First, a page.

The best way to prevent these issues is to have a chameleon-safe room dedicated to your Meller’s chameleons that can be closed off from the rest of your home, so that any wandering on the chameleons’ part is confined to that room. These are large chameleons that need a great deal of space, and they like to move around their territory. They are calmer, happier and less stressed when not confined. In my experience, they do better in pairs or groups (though know that multiple males may fight), and having them in a free-range set up as described is optimal to allow this interaction. It helps ease the stress of acclimation for new arrivals, too.
Light and Heat
Whether your Meller’s chameleon is in a free-range setup or in a large enclosure, UVB light is a must. Exposure to UVB from either direct sunlight or a proper UVB light allows the chameleon to properly metabolize calcium in its system to keep its bones strong. There are a variety of quality UVB lights of different strengths available in pet stores and other places that sell reptile supplies. Commonly used bulbs include ReptiSun and ReptiGlo 5.0 bulbs, though in a large and/or heavily planted free-range setup it can be beneficial to use bulbs with a higher UVB output. Twelve hours on and 12 hours off is the usual light cycle, though this can be adjusted to mimic seasonal daylight hours.
It is also important to offer a heat gradient, so your chameleon can find its own comfort level by basking at different levels within its habitat. My T. melleri generally prefer cooler temperatures of 75 to 82 degrees Fahrenheit, but most will appreciate a warm basking spot maintained at 92 to 94 degrees. A 75- to 100-watt incandescent bulb is usually sufficient for this; place it outside the cage or out of reach above a perch in a free-range setup, to avoid burns. Turn off all lights at night, when cooler temperatures are beneficial.
My Meller’s Story
The day I told my husband we were bringing home a Meller’s chameleon, we did bring one home. It was a male, and he was thin and displaying a dark, stressed coloration. I knew he wasn’t in great shape but I was both naive and optimistic. I built a large cage for him; not having any experience with free-ranging animals, I went with what I knew.
Unfortunately, the day after we brought him home, he began showing signs of an upper respiratory infection and would not eat or drink. Sadly, he lasted only a few weeks with us, despite trips to the vet and antibiotics.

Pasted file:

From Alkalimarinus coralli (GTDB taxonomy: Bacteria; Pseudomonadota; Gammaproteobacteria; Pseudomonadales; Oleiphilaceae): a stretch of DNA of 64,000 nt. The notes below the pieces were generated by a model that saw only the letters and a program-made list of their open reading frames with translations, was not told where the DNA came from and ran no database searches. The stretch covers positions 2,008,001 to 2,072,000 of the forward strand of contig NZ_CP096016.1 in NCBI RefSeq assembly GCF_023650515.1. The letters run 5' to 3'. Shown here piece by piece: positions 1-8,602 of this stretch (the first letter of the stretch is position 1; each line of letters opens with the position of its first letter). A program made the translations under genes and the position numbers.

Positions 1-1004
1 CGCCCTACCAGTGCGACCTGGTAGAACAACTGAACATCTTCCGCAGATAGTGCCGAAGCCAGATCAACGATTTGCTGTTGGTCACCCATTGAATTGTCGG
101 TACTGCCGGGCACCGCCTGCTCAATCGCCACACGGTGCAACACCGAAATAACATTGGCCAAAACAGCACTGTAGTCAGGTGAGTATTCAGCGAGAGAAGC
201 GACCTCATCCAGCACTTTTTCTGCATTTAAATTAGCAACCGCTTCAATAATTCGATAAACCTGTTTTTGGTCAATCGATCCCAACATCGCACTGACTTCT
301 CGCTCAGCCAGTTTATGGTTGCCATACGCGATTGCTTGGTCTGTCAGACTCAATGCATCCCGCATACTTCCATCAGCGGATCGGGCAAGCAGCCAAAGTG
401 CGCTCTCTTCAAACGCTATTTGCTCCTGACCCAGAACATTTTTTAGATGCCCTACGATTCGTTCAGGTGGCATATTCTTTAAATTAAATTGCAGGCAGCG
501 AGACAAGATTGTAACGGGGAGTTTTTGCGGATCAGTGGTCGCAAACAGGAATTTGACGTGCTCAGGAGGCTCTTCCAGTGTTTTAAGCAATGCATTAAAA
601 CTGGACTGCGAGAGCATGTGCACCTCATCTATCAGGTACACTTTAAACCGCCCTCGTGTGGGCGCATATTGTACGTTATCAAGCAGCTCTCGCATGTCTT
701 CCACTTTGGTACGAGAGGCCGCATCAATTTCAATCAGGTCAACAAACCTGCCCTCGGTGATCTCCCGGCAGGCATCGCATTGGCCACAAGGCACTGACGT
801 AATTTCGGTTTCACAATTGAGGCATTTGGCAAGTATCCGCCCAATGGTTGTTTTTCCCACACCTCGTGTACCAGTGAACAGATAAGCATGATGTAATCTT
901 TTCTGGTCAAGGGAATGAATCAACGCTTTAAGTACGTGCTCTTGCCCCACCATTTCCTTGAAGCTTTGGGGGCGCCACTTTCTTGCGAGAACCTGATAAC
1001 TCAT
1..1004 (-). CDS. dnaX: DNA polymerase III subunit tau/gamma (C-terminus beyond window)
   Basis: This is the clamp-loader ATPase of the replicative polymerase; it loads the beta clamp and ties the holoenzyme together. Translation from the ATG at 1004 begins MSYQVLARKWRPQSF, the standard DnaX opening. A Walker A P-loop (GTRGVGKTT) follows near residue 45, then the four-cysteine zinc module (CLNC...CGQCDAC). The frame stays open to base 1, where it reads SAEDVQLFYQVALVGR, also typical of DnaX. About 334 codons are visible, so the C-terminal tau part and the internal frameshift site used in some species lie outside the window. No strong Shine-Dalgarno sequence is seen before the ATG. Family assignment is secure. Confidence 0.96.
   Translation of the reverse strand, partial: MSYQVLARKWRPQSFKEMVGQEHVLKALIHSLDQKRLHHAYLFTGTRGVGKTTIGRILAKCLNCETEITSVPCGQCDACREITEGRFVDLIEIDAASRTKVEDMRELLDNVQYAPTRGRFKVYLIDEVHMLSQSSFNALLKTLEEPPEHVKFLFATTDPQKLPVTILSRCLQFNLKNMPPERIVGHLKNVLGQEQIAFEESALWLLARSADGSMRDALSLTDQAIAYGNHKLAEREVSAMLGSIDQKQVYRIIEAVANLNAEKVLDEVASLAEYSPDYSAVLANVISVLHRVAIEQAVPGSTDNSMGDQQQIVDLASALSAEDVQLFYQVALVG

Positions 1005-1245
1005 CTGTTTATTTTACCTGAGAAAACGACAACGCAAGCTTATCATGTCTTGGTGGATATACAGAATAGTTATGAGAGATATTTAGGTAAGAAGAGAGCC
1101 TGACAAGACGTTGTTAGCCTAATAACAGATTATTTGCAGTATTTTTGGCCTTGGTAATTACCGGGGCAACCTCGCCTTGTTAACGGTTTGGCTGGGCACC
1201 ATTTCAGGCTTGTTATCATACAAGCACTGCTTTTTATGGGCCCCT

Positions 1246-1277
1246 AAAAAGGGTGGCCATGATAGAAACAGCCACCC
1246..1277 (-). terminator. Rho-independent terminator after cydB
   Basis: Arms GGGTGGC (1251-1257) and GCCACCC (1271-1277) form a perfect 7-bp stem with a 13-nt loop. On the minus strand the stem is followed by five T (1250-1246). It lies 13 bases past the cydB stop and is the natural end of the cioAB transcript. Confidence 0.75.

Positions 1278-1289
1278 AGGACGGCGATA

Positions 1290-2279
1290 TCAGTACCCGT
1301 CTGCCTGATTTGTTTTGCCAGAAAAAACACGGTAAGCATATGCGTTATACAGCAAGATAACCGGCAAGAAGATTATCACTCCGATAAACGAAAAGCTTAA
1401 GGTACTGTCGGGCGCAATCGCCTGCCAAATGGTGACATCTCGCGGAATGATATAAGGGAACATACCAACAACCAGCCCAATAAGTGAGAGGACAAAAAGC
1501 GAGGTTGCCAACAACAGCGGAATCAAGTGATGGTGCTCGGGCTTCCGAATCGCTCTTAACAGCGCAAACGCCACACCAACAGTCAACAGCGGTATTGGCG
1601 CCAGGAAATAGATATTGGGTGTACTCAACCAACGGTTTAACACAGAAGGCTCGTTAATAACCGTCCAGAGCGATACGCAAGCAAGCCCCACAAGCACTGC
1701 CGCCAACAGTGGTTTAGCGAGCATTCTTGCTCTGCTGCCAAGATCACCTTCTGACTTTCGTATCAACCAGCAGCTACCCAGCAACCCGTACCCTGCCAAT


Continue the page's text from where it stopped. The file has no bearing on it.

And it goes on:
Despite this loss, our love of T. melleri did not die. I did more research, learned about the benefits of free-range setups, and set out to create such an environment. Once it was ready, we brought home another pair of Meller’s chameleons, and a few months later, we got a couple more. We continued adding to our colony, and eventually we had a group of 14 beautiful T. melleri.
We now had two free-range setups: one that was used as a quarantine area for new arrivals, and an expanded, room-sized living area for our existing chameleons. We even had a free-range nursery area for a couple small juveniles that we acquired.
Over the next couple years, we watched our gentle giants blossom. They were a friendly and inquisitive group. They welcomed visitors, as they knew we would offer them treats to show their long tongues in action. A couple of our Meller’s were even calm to the point that we could bring them to educational events where we introduced the public to chameleons.
Eventually, a couple of the females began to lay eggs. They were infertile, but we believed that we might soon be among the lucky few to get viable Meller’s chameleon eggs, resulting in some captive-bred babies.
Then one morning the unthinkable happened. A seemingly healthy chameleon died suddenly, without warning. It was one that we had for a couple years, long past the 90-day curse that is sometimes unfortunately associated with Meller’s chameleons.
A couple weeks later, it happened again, and the next three months became a nightmare. Even with vet visits, tests, and various medications, our chameleons kept dying. Eventually, we lost them all.
After this tragedy, we didn’t know if we should try again. We were scared, but our love of T. melleri won out. We eventually brought home another pair and, slowly, we added a few more. We now have five healthy, well-acclimated Meller’s chameleons.
I continue to gain knowledge about keeping these wonderful chameleons happy and healthy, and I help others do likewise. A species as remarkable and challenging as Trioceros melleri deserves nothing less!
Karen Venaas and her husband Jeremy work with several other chameleon species in addition to Meller’s, including veiled, panther, Oustalet’s and Jackson’s chameleons. They participate in many educational events to educate new and potential chameleon owners. Follow the adventures of The Chameleon Farm at facebook.com/thechameleonfarm.
The Meller’s chameleon makes a big impression—literally.
Many T. melleri are wild-caught specimens, meaning they can be difficult to acclimate and which has led to the nickname “the 90-day chameleon.”
Meller’s chameleons often arrive to their final destination dehydrated and stressed, but with proper care they can thrive for years.
Proper misting and humidity levels between 50 and 90 percent will ensure T. melleri stay properly hydrated and healthy.
With proper planning, Meller’s chameleons can be kept in groups. Pictured are some of the author’s animals.